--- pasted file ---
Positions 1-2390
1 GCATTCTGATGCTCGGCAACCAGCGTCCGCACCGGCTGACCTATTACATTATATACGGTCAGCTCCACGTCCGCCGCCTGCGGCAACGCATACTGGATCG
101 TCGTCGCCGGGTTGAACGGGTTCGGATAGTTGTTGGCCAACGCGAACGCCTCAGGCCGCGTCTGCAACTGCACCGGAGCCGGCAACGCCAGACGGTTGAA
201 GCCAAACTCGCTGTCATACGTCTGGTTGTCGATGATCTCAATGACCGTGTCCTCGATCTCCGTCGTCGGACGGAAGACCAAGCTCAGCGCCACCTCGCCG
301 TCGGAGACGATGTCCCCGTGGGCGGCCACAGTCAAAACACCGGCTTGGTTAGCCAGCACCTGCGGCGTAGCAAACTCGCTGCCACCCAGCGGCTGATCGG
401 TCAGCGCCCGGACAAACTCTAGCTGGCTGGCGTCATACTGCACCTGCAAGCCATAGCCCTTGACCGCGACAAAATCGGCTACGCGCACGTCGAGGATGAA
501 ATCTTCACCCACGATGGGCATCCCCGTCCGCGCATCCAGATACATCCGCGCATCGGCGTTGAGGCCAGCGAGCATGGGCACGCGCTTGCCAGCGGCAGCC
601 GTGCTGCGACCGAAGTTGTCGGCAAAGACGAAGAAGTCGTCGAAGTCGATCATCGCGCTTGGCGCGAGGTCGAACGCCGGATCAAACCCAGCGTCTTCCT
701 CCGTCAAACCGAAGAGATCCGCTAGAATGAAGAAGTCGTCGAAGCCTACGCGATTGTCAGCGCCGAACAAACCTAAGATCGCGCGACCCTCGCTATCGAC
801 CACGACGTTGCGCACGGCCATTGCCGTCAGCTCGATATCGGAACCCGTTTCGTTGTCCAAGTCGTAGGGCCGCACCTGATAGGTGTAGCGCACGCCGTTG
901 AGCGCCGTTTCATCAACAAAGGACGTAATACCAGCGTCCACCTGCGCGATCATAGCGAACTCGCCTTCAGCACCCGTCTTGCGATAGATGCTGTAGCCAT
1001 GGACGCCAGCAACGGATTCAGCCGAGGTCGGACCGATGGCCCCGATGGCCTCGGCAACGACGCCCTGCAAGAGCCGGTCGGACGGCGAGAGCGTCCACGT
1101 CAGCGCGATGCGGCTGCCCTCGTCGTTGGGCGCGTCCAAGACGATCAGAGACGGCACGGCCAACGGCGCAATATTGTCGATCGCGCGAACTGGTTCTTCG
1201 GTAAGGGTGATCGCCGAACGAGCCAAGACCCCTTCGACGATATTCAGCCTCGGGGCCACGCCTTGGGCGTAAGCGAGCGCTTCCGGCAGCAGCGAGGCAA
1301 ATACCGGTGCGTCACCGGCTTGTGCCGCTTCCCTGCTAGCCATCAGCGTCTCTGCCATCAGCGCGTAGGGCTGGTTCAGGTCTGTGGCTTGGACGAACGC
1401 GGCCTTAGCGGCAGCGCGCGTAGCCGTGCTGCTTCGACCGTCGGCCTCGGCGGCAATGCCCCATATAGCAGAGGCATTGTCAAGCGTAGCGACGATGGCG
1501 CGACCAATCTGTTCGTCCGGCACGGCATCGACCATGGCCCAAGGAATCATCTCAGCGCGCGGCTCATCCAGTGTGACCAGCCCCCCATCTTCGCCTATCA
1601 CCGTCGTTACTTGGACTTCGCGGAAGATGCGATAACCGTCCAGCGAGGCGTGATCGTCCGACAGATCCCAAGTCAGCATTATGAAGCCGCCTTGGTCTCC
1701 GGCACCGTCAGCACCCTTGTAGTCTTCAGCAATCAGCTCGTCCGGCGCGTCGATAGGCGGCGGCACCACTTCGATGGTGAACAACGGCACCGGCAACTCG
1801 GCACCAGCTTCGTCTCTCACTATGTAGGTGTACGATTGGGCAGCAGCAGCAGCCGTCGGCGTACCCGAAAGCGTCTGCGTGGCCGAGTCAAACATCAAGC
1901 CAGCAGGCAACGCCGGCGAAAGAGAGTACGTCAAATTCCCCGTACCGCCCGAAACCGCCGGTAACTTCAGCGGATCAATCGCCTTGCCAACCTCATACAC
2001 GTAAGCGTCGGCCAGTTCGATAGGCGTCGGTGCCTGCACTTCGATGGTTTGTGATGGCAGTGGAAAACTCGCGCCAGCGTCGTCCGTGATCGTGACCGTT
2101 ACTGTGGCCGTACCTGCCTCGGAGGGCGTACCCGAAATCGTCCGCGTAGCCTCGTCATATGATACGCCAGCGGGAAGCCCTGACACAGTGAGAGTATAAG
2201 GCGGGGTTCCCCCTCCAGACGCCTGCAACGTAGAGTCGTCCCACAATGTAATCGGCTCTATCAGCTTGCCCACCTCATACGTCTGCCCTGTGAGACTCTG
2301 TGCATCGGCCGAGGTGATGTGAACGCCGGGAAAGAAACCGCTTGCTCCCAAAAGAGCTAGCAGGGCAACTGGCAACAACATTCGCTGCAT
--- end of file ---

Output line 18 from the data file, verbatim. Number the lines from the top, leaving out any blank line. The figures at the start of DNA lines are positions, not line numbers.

1601 CCGTCGTTACTTGGACTTCGCGGAAGATGCGATAACCGTCCAGCGAGGCGTGATCGTCCGACAGATCCCAAGTCAGCATTATGAAGCCGCCTTGGTCTCC